Committed to a Promise
A promise was made thousands of years ago not to destroy the earth again with water. A rainbow was the sign hung in the sky as a reminder of the promise. Hanging a sign around our necks would be difficult to remind others of a promise to them. However, the word commitment speaks of involvement and engagement. When we involve ourselves with keeping a promise, this speaks louder of commitment than a giant sized bill board.
Every day is a day the Lord has made. While He is creating a day He places a rainbow in the sky at the appropriate time and under the proper conditions. He is very much involved in keeping His promise. We should be the same in making personal commitments and promises.
The word commitment means a pledge or promise. When we make pledges or promises we are actually committing ourselves to a task of engagement for whatever it takes to fulfill them. With this in mind, we should be aware of the effort, cost and integrity that are associated with making and fulfilling them.
One of the five steps in the book, ‘A Commitment to Unleash Your Leader Potential,’ is about making commitments. This step is very important because you cannot set a goal and achieve satisfactory results without being committed. How many people do you know who started a diet and was not committed enough to reach their goal? This is true with just about anything we engage ourselves. It takes commitment to set goals, create a plan, and apply proper action steps to fulfill the entire plan.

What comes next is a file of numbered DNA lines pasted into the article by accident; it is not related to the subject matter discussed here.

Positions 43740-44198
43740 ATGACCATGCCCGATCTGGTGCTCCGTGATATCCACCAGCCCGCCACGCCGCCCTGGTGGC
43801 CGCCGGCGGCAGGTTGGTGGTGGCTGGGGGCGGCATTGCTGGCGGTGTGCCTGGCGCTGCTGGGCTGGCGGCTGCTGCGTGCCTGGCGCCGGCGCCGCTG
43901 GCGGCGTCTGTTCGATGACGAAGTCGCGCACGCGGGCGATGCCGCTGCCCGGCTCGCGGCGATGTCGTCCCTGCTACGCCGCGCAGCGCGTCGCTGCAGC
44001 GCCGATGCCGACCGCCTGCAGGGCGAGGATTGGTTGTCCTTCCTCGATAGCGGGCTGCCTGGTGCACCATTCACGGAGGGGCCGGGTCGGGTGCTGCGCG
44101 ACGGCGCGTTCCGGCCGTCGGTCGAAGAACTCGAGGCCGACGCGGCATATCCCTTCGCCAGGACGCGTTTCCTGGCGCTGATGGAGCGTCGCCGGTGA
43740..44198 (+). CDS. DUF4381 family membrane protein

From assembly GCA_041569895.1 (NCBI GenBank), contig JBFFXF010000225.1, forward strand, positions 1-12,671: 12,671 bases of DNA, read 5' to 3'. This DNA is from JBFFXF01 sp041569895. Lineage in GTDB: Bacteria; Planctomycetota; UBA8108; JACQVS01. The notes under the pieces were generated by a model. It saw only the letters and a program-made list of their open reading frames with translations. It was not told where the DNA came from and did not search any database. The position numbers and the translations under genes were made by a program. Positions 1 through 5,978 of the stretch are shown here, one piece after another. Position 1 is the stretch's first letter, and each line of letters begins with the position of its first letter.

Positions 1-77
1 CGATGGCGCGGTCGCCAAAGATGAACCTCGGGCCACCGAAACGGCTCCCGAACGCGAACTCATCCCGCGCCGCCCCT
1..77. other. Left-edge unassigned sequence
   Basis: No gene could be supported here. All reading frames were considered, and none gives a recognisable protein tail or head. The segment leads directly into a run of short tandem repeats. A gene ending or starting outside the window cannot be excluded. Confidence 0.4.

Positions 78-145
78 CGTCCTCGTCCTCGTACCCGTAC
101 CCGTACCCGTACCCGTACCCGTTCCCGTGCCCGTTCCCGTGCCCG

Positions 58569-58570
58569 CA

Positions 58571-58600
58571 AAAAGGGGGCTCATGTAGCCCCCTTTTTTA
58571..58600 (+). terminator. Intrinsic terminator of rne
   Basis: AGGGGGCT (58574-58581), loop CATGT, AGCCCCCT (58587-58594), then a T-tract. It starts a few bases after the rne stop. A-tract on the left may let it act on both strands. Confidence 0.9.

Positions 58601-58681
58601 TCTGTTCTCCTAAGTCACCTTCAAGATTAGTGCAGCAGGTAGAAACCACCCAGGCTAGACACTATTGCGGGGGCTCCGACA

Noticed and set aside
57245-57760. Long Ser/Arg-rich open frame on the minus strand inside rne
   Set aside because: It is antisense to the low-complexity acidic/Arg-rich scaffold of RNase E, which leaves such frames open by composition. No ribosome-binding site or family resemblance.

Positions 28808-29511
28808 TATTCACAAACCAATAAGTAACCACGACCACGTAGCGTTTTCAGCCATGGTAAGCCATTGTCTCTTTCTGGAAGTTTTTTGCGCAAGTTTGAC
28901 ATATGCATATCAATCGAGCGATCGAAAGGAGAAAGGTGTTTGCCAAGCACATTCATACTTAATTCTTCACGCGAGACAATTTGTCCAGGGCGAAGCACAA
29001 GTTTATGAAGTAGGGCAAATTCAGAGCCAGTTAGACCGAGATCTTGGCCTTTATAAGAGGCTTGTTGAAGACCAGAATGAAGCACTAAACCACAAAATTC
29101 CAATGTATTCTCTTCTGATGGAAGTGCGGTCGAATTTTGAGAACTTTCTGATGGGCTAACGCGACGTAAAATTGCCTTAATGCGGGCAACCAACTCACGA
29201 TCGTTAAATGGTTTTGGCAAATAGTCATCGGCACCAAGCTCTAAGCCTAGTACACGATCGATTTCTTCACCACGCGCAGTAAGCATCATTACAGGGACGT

One way to guarantee a failed commitment is not to be engaged. I have seen many make promises and do not put forth the slightest effort to even make a note of the commitment. For example, when you promise someone you will call them, talk about the best times and then enter the date and time into your phone calendar with a reminder. This is a simple example, however very effective in portraying the need of engagement.
Remaining engaged is the best practice to produce results. No one wants to fail. However, think about this. Failure is not a stopping point; it is a starting point for something new. A finish line is not needed if the athlete or driver is not committed. Commitment helps us keep our eyes on the goal and press toward the finish line.
Discipline and Commitment
Discipline is a dirty word to some. It speaks of changing normal routines and mindsets. This is a hard thing for some, because it takes too much commitment.
Practicing is the process of disciplining yourself and will help you be more committed in keeping your promises. Following this process will assist you in making, maintaining and fulfilling commitments. When you are disciplined in a certain area you will become better in that area. Of course, if you continue some failure may occur. Do not stop the discipline if you fail. However, learn from it and continue the process, because this is also a commitment. Commitment helps one not to run away, throw up their hands or throw in the towel.
Through several wrecks, burning eyes from sweat and a shaking car the pit stop may look very appealing to a race car driver. However, crossing the finish line is the only way he will get close to the trophy and prize money. Race after race is what will eventually lead him to the checkered flag first. Commitment will help you keep your eyes on the goal!
Don’t Miss Out
Order your book ‘A Commitment to Unleash Your Leader Potential’ and be prepared for ‘A Day of Discovery.’ This day is designed with several FREE teleconferences throughout the day to walk participants through all five steps from the book. Just to emphasize, all five steps in one day. You could tap into your potential and be propelled to a new level in ONE DAY! A prerequisite is to order the book by clicking here and email the receipt to firstname.lastname@example.org. The access information for the calls and schedule of calls will be forwarded to you by email.
By Daniel W. Evans